420 West Front Street
The Houston House
Supporting the preservation and appreciation of Perrysburg's historic architectural heritage
The Houston House:
The combination Greek Revival / Italianate house at 420 West Front Street has been home to many families since its construction some 150 years ago, and several of them have added greatly to its size and attractiveness.
Referred to frequently as the Norton House, real estate transaction records nevertheless indicate that the major part of the house was most likely built by William Houston in the early 1850s -- though there may have been some form of structure or house on the property when it first changed hands in 1842. There are very few local records available to shed light on the life of William Houston.
420 West Front Street
Unfortunately, there are more details about his "tragic spectacle" suicide by razor in 1866. Printed obituaries in a small town at that time perhaps rightfully assumed that everyone was thoroughly familiar with the deceased. It is known that he was a resident here as early as 1839 and was listed as having a tailor shop the following year -- though later accounts show him involved in milling and as a merchant of dry goods and groceries. He may have owned or operated a business out of a frame building that in later years housed the Perrysburg Journal between the former Rheinfrank Hospital and Hood Park on West Front Street.
And being a strong abolitionist, he may have been responsible for that building known as the Underground Railroad station for escaping slaves from the South. It is known that he was a founding member and director of the Wood County Horticultural Society and a charter member of Fort Meigs Lodge of the I. O. O. F.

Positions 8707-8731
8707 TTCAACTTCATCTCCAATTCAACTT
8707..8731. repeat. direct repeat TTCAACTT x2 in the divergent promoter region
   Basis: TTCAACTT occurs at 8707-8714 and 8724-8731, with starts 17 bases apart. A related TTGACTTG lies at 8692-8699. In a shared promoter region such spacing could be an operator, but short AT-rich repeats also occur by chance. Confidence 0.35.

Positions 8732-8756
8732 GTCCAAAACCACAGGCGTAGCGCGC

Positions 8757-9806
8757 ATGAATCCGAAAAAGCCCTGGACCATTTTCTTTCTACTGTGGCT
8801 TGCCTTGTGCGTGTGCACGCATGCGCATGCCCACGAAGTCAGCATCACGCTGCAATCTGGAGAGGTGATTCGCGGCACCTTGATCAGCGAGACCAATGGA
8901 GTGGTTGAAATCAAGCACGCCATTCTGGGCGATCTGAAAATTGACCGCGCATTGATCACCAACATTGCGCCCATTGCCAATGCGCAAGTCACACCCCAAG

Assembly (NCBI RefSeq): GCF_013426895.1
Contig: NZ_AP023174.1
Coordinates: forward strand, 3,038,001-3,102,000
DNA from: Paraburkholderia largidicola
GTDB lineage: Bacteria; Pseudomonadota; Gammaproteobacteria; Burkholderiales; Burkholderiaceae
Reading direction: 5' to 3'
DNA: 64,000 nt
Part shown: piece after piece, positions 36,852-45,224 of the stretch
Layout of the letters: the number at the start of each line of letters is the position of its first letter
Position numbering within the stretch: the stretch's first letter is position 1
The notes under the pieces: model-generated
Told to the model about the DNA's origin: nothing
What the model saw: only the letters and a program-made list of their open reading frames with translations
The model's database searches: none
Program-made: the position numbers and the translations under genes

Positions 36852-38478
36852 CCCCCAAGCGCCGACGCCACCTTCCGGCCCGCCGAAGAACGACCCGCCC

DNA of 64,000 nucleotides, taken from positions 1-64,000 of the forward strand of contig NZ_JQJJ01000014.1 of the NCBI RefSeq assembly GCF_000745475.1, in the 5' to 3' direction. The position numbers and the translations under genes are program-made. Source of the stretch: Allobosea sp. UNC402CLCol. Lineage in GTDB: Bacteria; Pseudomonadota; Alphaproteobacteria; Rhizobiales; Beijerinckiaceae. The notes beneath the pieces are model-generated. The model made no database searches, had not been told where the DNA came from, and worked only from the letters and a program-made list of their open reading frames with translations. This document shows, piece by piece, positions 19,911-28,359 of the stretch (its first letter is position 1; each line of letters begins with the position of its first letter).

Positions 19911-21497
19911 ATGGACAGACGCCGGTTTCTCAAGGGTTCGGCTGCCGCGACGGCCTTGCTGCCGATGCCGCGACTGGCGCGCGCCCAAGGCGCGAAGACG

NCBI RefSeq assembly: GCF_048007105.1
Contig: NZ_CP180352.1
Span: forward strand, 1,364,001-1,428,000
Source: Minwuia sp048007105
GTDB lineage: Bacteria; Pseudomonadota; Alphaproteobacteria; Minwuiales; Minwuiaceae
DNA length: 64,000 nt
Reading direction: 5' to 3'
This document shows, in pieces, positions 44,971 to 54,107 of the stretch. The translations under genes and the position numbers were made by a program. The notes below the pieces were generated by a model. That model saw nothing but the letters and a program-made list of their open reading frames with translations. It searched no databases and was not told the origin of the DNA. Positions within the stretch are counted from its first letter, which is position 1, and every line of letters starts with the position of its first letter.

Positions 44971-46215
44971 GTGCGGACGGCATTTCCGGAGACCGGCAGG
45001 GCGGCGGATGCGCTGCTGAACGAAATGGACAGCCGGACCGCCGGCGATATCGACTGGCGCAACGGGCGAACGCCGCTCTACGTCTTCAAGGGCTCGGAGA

The house has a hipped roof with a very shallow slope, and Italianate-style brackets. The re-done main entrance on the right side of the facade has unusual carved brackets that flank a heavy oak door with sidelights. Cornice-like molding appears over the door and windows, and the elevated porch is of large stone blocks.
In the rear stands a former barn joined to the house by a breezeway. The barn was moved there in the early 1940s from across town. The story is that schools were closed and the daily train schedule altered for the move. Over the years a breakfast room picture window, and enlarged kitchen and step-down family room, and a deck porch were also added.